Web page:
Artificial intelligence can ‘smell’ the DNA of tumors in the blood and has learned to recognise seven forms. This is indicated by the test, called Delphi, which identifies the fragmented form that distinguishes the DNA of tumor cells. The results were published in the journal Nature by the Johns Hopkins Kimmel Cancer Center group coordinated by Alessandro Leal and Jillian Phallen.
This is a proof of principle capable of paving the way for a more precise and non-invasive early diagnosis. The Delfi test (DNA evaluation of fragments for early interception) has in fact identified the tumor DNA in 73% of the blood samples of 208 patients with tumors, at different stages, of breast, colorectal, lung, ovaries, pancreas, gastric duct and bile. Also good results on blood samples from 215 healthy volunteers, where the false positives were 4. Artificial intelligence allows us to recognize the DNA fragments of tumors and in 75% was able to identify the tissues from which they derive the identified cells.
Unlike liquid biopsies that look for mutations in DNA sequences inside tumor cells, the new study studies the way in which the DNA is ‘packed’ into the cell nucleus, looking for DNA fragments in different parts of the genome.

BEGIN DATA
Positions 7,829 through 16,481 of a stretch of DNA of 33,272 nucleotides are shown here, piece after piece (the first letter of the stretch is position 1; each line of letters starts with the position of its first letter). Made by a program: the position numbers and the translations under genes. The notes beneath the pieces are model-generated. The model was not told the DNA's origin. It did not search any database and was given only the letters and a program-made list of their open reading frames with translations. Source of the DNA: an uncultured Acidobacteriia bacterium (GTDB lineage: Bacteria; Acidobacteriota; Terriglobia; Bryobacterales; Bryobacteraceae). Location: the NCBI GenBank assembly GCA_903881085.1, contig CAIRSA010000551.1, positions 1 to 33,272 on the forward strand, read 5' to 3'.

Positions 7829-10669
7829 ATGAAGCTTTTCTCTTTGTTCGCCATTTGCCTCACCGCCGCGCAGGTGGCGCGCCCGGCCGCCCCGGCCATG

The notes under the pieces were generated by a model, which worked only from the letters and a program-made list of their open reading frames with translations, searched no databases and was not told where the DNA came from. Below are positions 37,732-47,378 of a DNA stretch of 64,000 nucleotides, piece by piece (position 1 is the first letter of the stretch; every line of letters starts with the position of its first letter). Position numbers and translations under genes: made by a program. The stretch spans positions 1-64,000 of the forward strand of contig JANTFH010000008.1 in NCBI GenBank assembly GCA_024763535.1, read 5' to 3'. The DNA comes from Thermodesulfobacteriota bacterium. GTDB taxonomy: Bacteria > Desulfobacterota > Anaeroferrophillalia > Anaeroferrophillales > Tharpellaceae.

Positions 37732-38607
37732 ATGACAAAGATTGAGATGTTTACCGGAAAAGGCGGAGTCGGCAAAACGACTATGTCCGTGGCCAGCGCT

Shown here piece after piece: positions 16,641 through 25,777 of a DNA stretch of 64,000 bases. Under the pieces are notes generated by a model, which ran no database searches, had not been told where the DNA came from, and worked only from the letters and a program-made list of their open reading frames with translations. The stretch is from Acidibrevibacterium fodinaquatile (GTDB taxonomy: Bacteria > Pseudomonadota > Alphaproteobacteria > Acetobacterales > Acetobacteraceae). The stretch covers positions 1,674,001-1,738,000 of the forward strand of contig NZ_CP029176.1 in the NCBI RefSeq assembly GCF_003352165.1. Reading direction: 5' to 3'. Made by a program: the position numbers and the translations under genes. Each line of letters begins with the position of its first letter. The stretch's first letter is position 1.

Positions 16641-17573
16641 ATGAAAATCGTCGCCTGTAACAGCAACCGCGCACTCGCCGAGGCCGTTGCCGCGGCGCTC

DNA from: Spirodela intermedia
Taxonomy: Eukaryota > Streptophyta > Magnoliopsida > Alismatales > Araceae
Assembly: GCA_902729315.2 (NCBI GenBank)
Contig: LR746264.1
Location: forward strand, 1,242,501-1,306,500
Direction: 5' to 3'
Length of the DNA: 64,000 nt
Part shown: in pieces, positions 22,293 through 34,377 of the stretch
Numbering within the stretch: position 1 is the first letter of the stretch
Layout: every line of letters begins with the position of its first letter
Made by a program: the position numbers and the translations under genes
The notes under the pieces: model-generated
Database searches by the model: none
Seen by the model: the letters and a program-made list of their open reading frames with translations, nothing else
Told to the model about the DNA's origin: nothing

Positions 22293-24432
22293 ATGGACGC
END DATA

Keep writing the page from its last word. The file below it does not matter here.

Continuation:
“The nucleus of healthy cells packs the DNA like a well-organised suitcase, in which each region of the genome is carefully arranged in different compartments. The nucleus of those tumors is more like disorderly suitcases, where the various pieces are haphazardly placed”, comments Leal. “For various reasons the genome of tumors is packed in a disorganized fashion. This means that when cancer cells die, they release their DNA chaotically in the blood,” Phallen adds. If further studies confirm its efficacy, this test could be used to monitor and investigate the origin of a tumor.